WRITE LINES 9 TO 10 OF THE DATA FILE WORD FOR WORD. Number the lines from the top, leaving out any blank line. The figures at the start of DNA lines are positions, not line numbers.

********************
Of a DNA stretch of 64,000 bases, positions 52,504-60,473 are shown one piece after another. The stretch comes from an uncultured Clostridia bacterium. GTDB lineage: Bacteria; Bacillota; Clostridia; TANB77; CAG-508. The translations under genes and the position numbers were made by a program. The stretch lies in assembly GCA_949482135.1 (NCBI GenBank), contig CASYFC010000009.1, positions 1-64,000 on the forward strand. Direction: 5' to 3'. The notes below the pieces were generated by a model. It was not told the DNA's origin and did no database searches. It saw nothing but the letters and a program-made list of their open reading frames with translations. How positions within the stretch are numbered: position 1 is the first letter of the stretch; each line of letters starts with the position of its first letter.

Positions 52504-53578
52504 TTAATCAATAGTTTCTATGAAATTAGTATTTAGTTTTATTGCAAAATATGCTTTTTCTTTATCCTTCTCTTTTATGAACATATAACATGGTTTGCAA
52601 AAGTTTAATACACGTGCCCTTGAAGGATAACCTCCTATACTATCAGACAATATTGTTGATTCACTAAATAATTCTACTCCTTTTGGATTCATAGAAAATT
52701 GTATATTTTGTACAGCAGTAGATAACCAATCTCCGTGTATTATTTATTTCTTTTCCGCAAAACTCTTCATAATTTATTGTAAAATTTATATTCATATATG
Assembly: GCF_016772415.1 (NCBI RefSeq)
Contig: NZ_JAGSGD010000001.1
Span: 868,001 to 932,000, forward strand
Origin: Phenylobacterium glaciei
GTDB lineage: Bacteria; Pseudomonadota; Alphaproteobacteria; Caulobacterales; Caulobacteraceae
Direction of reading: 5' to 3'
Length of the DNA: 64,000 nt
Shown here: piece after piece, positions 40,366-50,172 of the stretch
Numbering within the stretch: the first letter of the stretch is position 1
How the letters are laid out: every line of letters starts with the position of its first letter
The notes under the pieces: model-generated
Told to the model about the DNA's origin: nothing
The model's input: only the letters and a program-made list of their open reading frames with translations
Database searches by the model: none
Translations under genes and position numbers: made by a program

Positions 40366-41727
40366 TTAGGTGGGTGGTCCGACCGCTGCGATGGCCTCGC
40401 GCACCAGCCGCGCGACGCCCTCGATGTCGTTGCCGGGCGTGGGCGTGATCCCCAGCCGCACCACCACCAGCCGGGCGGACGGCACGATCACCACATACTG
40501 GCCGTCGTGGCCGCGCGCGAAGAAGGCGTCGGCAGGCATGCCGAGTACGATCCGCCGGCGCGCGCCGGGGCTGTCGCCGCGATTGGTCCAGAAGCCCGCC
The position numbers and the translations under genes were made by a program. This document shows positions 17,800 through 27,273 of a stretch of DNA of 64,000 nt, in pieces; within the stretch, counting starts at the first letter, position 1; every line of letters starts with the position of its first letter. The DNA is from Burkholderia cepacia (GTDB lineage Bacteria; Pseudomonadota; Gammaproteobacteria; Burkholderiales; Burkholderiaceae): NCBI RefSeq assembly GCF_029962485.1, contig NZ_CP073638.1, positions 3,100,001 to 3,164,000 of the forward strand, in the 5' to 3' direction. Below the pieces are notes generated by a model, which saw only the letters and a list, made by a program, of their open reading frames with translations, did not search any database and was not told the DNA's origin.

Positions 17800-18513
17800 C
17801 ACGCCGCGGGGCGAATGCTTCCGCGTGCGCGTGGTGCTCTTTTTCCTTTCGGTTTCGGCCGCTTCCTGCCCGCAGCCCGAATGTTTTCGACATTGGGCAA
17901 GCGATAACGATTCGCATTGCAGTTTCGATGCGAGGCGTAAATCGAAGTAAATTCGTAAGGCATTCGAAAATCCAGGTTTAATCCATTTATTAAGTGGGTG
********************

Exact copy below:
Origin: Phenylobacterium glaciei
GTDB lineage: Bacteria; Pseudomonadota; Alphaproteobacteria; Caulobacterales; Caulobacteraceae